Barnesville Hospital History

More than seventy five years ago, our local leaders established Barnesville Hospital knowing the importance of having a healthcare facility in their community. Today, our families, friends, and visitors are the beneficiaries of those who invested their time, energy, and resources to make Barnesville Hospital a reality.

1928 – A maternity hospital originated in the home of Mrs. Nora Hagedorn McCord at 808 East Main Street.

1929 – Dr. Jesse T. McCartney opened his grandfather’s West Main Street home, originally known as the Thomas Parker mansion, which provided more room for the new hospital. In the spring of 1929, the first tonsillectomy was performed.

1939 – The 16-bed facility was forced to close in November due to lack of funds.

1940 to 1953 – By fall 1940, community members began efforts to reopen the hospital, and eighteen beds were provided in the local McCartney house. A hospital auxiliary group of volunteers called the Twigs formed with Henry Fiechter, a part-time bookkeeper, and a group of 33 women. Area residents utilized the hospital from 1940 to 1953, but services and facilities were limited.

1954 – Forty-five Twigs hospital auxiliary volunteers, under the guidance of Mrs. Clara A. Groves along with more than 1,000 women, raised $36,585 for the first addition to the McCartney house, including a laboratory, x-ray technology, an operating room, and labor/delivery rooms. This 33-bed facility was operated by 32 staff members, and for the first time, the community had access to a radiologist who served the hospital one day each week.

1957 to 1959 – A surgeon established residence in Barnesville. Prior to that time, surgery was performed on a visiting basis by surgeons from Cambridge and Wheeling. A second surgeon established residence in Barnesville in 1959. More rooms were added in 1959 to increase the bed capacity to 53.

1963 to 1964 – The 53-bed hospital had 3,146 admissions and 400 emergency room visits in 1963, and the medical staff consisted of 10 general staff physicians, including specialty physicians from the outlying areas. With the support of more than $100,000 from the estate of the late Albert S. George, a 22-bed addition was completed in 1964, including a pediatrics room, an additional surgery and recovery room, and a larger laboratory and radiology department.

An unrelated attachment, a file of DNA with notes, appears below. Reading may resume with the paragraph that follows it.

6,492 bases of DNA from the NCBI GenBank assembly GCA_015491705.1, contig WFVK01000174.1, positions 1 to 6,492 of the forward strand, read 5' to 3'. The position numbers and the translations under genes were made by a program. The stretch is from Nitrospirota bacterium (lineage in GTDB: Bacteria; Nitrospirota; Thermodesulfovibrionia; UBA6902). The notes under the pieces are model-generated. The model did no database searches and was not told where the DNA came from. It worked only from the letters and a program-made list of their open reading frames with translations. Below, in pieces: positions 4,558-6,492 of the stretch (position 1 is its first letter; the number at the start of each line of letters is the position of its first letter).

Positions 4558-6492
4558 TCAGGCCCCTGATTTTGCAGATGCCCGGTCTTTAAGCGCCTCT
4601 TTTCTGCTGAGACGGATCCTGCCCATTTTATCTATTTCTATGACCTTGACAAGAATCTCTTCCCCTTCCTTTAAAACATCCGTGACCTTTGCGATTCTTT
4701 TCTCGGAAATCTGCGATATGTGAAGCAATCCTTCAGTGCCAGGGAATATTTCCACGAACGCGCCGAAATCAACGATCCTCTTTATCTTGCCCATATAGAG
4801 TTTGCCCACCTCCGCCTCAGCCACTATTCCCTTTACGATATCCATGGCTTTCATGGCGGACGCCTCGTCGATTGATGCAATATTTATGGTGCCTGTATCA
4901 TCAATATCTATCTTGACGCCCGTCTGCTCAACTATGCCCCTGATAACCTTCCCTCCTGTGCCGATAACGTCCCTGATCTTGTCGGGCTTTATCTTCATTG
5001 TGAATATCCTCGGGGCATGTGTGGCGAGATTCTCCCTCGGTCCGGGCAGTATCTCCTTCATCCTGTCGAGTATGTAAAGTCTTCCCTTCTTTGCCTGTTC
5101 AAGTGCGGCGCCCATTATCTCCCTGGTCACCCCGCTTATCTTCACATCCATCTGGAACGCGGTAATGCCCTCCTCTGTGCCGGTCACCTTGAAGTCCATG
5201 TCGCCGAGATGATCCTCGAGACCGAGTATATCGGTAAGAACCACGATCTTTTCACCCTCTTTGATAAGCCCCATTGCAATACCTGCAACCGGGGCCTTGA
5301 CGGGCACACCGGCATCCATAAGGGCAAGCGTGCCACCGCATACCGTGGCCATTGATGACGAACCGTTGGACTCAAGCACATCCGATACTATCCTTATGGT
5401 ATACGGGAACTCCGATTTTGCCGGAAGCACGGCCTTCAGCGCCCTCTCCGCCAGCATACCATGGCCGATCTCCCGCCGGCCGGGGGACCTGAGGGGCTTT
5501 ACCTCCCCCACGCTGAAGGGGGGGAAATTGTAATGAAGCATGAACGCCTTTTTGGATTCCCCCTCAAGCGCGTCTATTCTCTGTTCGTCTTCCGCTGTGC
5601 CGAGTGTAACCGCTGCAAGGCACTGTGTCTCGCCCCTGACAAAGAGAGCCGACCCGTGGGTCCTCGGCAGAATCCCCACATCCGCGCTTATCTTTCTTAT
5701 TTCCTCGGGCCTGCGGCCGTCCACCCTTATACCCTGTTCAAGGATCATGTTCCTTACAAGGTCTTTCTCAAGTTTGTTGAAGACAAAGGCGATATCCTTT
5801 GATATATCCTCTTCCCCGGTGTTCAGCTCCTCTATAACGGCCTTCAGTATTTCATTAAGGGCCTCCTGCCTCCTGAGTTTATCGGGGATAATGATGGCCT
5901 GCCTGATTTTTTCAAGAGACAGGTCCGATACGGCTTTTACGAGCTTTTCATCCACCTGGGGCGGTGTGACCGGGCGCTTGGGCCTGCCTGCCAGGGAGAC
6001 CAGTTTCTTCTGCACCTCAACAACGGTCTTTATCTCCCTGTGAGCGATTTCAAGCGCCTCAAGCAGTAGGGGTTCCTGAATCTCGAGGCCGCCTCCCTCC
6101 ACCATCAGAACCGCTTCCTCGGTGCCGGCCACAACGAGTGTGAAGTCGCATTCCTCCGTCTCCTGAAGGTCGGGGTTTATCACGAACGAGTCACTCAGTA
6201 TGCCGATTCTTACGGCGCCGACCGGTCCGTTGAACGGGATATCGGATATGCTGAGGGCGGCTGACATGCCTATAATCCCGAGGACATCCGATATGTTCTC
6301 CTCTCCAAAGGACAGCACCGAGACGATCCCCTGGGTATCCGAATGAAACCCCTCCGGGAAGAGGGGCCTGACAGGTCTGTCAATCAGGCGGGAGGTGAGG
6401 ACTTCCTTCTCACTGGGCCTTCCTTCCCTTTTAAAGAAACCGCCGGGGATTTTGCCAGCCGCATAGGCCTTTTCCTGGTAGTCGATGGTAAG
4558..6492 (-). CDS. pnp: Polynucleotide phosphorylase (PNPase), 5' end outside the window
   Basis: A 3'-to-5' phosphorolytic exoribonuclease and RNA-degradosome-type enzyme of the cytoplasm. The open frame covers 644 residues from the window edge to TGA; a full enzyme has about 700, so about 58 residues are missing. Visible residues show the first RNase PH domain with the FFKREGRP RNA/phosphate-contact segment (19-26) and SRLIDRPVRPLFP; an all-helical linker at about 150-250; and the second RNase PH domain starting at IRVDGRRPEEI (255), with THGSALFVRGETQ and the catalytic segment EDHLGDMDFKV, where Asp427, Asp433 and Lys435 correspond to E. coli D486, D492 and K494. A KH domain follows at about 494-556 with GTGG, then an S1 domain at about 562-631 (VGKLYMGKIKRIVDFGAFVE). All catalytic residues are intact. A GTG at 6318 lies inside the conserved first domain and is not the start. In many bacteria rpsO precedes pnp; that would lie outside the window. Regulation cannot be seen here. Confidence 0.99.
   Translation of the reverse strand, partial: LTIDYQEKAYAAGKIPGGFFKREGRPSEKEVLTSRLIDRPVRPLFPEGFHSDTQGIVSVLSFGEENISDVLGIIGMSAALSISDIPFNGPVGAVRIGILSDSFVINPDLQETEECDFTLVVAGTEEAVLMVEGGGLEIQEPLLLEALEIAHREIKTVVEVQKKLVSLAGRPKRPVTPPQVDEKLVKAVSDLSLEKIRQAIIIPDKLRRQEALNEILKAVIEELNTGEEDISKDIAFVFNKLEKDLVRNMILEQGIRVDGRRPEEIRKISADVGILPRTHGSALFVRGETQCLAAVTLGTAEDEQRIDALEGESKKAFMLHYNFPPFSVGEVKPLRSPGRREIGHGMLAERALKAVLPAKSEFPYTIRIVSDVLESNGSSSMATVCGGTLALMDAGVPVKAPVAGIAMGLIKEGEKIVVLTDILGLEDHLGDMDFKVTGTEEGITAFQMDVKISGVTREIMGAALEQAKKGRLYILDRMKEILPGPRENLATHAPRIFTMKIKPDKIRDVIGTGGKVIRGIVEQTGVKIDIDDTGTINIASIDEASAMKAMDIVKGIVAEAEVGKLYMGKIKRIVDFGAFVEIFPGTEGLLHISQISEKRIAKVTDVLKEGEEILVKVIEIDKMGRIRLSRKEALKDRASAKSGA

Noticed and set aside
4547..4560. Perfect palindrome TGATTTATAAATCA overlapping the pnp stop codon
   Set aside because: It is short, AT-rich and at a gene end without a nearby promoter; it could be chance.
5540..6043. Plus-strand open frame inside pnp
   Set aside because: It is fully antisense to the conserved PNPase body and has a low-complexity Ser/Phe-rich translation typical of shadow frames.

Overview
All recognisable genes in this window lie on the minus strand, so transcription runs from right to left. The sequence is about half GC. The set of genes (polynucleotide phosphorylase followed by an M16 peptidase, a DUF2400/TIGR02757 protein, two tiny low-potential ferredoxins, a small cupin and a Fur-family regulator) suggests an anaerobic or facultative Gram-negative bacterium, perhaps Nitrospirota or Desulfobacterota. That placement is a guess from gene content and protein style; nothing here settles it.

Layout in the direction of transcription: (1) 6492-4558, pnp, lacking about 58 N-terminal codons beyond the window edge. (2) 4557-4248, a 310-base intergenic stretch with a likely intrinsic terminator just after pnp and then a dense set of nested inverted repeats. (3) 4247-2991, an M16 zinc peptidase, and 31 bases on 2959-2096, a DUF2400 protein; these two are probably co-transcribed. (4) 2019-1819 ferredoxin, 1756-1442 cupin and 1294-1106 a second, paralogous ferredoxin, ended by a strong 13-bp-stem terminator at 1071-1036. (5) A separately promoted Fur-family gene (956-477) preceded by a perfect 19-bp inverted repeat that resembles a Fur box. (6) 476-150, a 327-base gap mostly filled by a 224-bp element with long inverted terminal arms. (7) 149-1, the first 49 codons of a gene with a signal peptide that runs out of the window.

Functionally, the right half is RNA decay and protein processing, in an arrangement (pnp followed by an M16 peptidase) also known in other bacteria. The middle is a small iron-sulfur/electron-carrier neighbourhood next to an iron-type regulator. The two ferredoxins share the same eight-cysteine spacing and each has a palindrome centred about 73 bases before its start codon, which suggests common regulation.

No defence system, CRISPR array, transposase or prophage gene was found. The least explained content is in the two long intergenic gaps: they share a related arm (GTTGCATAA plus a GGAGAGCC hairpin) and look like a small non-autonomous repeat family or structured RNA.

1974 – The original McCartney house where the hospital began in 1929 was demolished to create room for 40 more patient beds, remodeling the wards, and expansion of services. Construction brought the total-bed capacity to 105, including six acute coronary intensive care beds. The new Clara Groves Memorial Wing was named in memory of Mrs. Clara A. Groves who was instrumental in organizing hospital auxiliary volunteers, the Twigs through the 1940s and 50s.

1987 – The hospital offered a swing bed program with skilled nursing services to meet the changing needs of the community. Richard L. Doan returned to his hometown community to become CEO of the hospital where he served for 25 years. In August 1987, Barnesville Hospital was recognized for excellence in patient care with full accreditation by the Joint Commission of Accreditation of Healthcare Organizations.

1993 to 1996 – The hospital embarked on a major project in quality and performance improvement when it became a member of the Healthcare Consortium of Ohio, sponsored by Ohio State University Hospitals. From 1994 to 1996, many physicians were recruited providing both primary and specialty services at Barnesville.

1997 – With support from the hospital family and the community, another major hospital renovation project was completed, including a state-of-the-art critical/intensive care unit, expanded and reconfigured patient service areas, and improved accessibility for people with disabilities.

2004 – Barnesville Hospital received federal designation as a Critical Access Hospital in July 2004, a status awarded to select small, rural hospitals considered necessary providers of healthcare services to area residents. This designation enables the hospital to receive reimbursement for services provided to Medicare patients.

2011 to 2012 – For two consecutive years, Barnesville Hospital was named one of the Top 100 Critical Access Hospitals in the country for excellent quality of care, patient outcomes, and affordability.

2015 – Due to generous support from hospital staff, volunteers, and the community, the new Richard L. Doan Emergency Department was opened in 2015 increasing the number of treatment rooms from three to eight and enhancing technology and triage capabilities to expedite life-saving care.

2016 – Barnesville Hospital was recognized for overall excellence in quality of care and patient outcomes by iVantage Health Analytics and the National Organization of State Office of Rural Health, reflecting top performance among rural acute care hospitals in the nation.

Although the pace and sophistication of healthcare delivery has changed drastically since the early days, Barnesville Hospital is committed to the vision that the hospital will always be a progressive leader and a vital center of community health activities in Barnesville and throughout southeastern Ohio. To learn more about Barnesville Hospital, follow us on Facebook, Instagram, and Twitter.